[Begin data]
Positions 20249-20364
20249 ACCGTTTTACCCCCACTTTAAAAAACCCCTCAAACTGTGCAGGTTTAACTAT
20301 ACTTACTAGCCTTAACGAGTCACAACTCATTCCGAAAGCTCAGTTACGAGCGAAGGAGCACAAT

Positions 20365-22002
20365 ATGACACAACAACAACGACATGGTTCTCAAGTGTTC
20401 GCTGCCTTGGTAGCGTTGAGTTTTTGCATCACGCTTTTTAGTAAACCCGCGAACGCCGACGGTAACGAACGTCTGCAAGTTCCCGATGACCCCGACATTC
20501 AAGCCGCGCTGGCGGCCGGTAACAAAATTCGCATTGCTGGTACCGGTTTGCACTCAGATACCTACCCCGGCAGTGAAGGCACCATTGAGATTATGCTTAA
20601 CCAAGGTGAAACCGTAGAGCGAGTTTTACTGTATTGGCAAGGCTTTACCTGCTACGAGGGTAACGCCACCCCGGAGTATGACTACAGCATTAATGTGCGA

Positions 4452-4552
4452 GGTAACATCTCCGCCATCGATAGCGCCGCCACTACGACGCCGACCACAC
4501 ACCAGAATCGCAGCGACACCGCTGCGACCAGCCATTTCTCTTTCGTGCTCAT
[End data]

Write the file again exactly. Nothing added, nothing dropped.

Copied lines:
Positions 20249-20364
20249 ACCGTTTTACCCCCACTTTAAAAAACCCCTCAAACTGTGCAGGTTTAACTAT
20301 ACTTACTAGCCTTAACGAGTCACAACTCATTCCGAAAGCTCAGTTACGAGCGAAGGAGCACAAT

Positions 20365-22002
20365 ATGACACAACAACAACGACATGGTTCTCAAGTGTTC
20401 GCTGCCTTGGTAGCGTTGAGTTTTTGCATCACGCTTTTTAGTAAACCCGCGAACGCCGACGGTAACGAACGTCTGCAAGTTCCCGATGACCCCGACATTC
20501 AAGCCGCGCTGGCGGCCGGTAACAAAATTCGCATTGCTGGTACCGGTTTGCACTCAGATACCTACCCCGGCAGTGAAGGCACCATTGAGATTATGCTTAA
20601 CCAAGGTGAAACCGTAGAGCGAGTTTTACTGTATTGGCAAGGCTTTACCTGCTACGAGGGTAACGCCACCCCGGAGTATGACTACAGCATTAATGTGCGA

Positions 4452-4552
4452 GGTAACATCTCCGCCATCGATAGCGCCGCCACTACGACGCCGACCACAC
4501 ACCAGAATCGCAGCGACACCGCTGCGACCAGCCATTTCTCTTTCGTGCTCAT